A host of diverse voices debate the need and purpose of wilderness in a visually stunning new documentary by John Howe.
For 40 years, the American West has been the nation’s battleground for the preservation of wild lands. But have 21st century growth and energy demands relegated wilderness to the pages of history? Wilderness: The Great Debate, airing Thursday, September 22 at 7:30 p.m. on WXXI World (cable 524/DT21.2), includes interviews with President Obama’s Secretary of the Interior, Ken Salazar; Stewart Udall, secretary of the Interior under Presidents Kennedy and Johnson and a former Arizona congressman who continued Teddy Roosevelt’s legacy of conservation in the West; and others.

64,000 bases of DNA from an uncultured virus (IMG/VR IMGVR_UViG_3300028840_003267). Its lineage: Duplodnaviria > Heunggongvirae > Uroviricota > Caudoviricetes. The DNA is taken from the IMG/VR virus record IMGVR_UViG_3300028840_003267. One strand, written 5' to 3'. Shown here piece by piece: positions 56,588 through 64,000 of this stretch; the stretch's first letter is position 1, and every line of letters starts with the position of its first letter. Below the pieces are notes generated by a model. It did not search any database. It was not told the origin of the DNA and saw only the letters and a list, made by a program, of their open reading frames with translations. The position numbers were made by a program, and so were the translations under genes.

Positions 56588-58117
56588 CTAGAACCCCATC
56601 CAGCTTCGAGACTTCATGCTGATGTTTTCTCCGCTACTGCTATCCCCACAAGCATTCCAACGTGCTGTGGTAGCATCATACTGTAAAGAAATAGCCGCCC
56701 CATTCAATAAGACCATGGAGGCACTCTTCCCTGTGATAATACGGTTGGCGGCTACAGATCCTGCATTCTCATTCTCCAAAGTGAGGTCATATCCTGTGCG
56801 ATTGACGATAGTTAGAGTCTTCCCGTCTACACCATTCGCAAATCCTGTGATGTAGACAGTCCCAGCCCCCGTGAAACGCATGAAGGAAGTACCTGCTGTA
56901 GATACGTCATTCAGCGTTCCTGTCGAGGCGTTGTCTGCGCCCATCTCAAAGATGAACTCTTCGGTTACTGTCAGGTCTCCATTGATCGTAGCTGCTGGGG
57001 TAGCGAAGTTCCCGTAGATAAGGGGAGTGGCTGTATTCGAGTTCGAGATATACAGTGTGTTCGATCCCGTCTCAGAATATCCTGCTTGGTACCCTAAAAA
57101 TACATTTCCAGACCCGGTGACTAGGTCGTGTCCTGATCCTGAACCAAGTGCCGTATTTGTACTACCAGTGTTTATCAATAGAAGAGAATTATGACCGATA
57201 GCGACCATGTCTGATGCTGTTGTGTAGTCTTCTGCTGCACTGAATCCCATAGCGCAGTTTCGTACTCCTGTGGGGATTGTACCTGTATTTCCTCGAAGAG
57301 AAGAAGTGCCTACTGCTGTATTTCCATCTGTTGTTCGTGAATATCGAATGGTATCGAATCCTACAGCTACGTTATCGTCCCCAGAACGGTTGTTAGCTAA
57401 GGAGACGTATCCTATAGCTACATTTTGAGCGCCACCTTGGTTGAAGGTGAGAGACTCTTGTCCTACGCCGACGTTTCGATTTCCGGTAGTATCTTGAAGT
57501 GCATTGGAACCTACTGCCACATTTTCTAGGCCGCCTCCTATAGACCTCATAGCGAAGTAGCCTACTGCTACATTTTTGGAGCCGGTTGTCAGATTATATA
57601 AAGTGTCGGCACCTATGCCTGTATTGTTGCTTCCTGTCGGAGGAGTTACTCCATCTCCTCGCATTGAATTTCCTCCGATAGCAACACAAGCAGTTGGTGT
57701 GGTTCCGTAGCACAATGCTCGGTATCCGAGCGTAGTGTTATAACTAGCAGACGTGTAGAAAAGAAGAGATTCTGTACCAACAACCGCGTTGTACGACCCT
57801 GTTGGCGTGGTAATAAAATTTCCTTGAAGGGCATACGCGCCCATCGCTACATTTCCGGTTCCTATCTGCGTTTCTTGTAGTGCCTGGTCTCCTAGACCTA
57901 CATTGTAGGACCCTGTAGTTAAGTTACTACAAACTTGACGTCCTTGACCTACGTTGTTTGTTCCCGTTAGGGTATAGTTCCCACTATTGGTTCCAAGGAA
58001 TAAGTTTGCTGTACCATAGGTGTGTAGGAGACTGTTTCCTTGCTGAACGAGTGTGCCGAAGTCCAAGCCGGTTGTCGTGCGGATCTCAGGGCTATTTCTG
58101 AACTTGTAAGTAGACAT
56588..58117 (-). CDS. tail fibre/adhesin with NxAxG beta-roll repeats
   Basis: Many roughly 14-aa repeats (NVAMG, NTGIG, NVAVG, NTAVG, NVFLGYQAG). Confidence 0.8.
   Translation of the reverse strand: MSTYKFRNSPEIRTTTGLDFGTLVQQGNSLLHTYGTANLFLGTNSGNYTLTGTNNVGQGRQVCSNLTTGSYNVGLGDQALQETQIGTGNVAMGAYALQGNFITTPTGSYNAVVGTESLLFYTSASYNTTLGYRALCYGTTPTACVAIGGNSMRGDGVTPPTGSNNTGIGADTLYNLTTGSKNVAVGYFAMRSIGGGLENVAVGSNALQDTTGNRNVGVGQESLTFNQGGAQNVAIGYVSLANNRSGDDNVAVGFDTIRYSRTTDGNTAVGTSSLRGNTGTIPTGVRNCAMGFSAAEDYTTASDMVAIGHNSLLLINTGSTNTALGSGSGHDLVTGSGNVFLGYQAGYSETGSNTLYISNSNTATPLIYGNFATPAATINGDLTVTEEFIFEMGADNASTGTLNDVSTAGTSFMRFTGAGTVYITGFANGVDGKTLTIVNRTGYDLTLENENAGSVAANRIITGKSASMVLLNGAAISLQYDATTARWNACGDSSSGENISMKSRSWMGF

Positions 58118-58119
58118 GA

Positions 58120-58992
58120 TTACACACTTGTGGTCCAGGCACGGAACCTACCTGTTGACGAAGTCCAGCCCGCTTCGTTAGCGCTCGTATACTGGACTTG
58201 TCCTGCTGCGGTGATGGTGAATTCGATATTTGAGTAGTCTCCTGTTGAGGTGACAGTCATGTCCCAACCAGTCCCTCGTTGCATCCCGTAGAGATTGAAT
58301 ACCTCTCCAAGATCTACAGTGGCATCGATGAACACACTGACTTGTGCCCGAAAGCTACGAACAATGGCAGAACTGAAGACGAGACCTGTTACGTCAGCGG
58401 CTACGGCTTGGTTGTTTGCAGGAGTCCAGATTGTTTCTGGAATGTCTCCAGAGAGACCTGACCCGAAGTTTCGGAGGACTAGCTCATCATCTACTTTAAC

The program is balanced and inclusive, with Redford’s eloquence for environmental preservation ably countered by elected officials and industry figures calling for a different mindset. The core of the debate is reflected in the film’s open. “Is the West going to be reduced to just photos and films to show young people how it used to be, or are there going to be places where they can go and see the way it used to be, like wilderness and like national parks?” Redford asks. On the other hand, Mark Habbeshaw- Kane County Commissioner, says, “This is a war for rural people, for state and local sovereignty, to protect what little sovereignty we have left as a rural people; to protect our traditions, our culture our ability to manage our lives with a diversified economy.”